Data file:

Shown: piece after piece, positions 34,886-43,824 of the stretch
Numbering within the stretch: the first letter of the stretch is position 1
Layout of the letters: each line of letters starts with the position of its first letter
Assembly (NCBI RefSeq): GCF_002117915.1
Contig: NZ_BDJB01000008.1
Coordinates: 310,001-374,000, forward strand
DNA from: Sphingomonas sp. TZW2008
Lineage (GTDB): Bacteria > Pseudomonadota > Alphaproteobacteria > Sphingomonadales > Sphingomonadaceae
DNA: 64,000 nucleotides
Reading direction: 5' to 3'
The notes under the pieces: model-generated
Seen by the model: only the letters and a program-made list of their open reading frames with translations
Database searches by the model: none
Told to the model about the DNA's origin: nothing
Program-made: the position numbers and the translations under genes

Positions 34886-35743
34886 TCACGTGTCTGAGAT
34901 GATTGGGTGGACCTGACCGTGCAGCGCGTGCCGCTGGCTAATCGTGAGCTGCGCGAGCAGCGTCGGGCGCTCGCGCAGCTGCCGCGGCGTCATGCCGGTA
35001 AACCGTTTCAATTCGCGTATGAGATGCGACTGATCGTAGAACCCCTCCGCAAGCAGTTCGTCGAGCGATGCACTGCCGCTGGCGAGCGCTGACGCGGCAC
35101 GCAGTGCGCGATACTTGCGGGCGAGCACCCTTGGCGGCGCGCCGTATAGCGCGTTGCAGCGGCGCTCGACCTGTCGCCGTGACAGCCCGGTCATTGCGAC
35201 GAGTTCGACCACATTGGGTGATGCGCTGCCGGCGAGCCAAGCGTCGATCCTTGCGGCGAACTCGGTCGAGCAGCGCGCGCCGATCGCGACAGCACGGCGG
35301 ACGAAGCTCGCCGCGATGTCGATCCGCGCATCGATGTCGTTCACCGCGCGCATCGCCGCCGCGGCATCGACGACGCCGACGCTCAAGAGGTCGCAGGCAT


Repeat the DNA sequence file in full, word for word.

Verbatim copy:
Shown: piece after piece, positions 34,886-43,824 of the stretch
Numbering within the stretch: the first letter of the stretch is position 1
Layout of the letters: each line of letters starts with the position of its first letter
Assembly (NCBI RefSeq): GCF_002117915.1
Contig: NZ_BDJB01000008.1
Coordinates: 310,001-374,000, forward strand
DNA from: Sphingomonas sp. TZW2008
Lineage (GTDB): Bacteria > Pseudomonadota > Alphaproteobacteria > Sphingomonadales > Sphingomonadaceae
DNA: 64,000 nucleotides
Reading direction: 5' to 3'
The notes under the pieces: model-generated
Seen by the model: only the letters and a program-made list of their open reading frames with translations
Database searches by the model: none
Told to the model about the DNA's origin: nothing
Program-made: the position numbers and the translations under genes

Positions 34886-35743
34886 TCACGTGTCTGAGAT
34901 GATTGGGTGGACCTGACCGTGCAGCGCGTGCCGCTGGCTAATCGTGAGCTGCGCGAGCAGCGTCGGGCGCTCGCGCAGCTGCCGCGGCGTCATGCCGGTA
35001 AACCGTTTCAATTCGCGTATGAGATGCGACTGATCGTAGAACCCCTCCGCAAGCAGTTCGTCGAGCGATGCACTGCCGCTGGCGAGCGCTGACGCGGCAC
35101 GCAGTGCGCGATACTTGCGGGCGAGCACCCTTGGCGGCGCGCCGTATAGCGCGTTGCAGCGGCGCTCGACCTGTCGCCGTGACAGCCCGGTCATTGCGAC
35201 GAGTTCGACCACATTGGGTGATGCGCTGCCGGCGAGCCAAGCGTCGATCCTTGCGGCGAACTCGGTCGAGCAGCGCGCGCCGATCGCGACAGCACGGCGG
35301 ACGAAGCTCGCCGCGATGTCGATCCGCGCATCGATGTCGTTCACCGCGCGCATCGCCGCCGCGGCATCGACGACGCCGACGCTCAAGAGGTCGCAGGCAT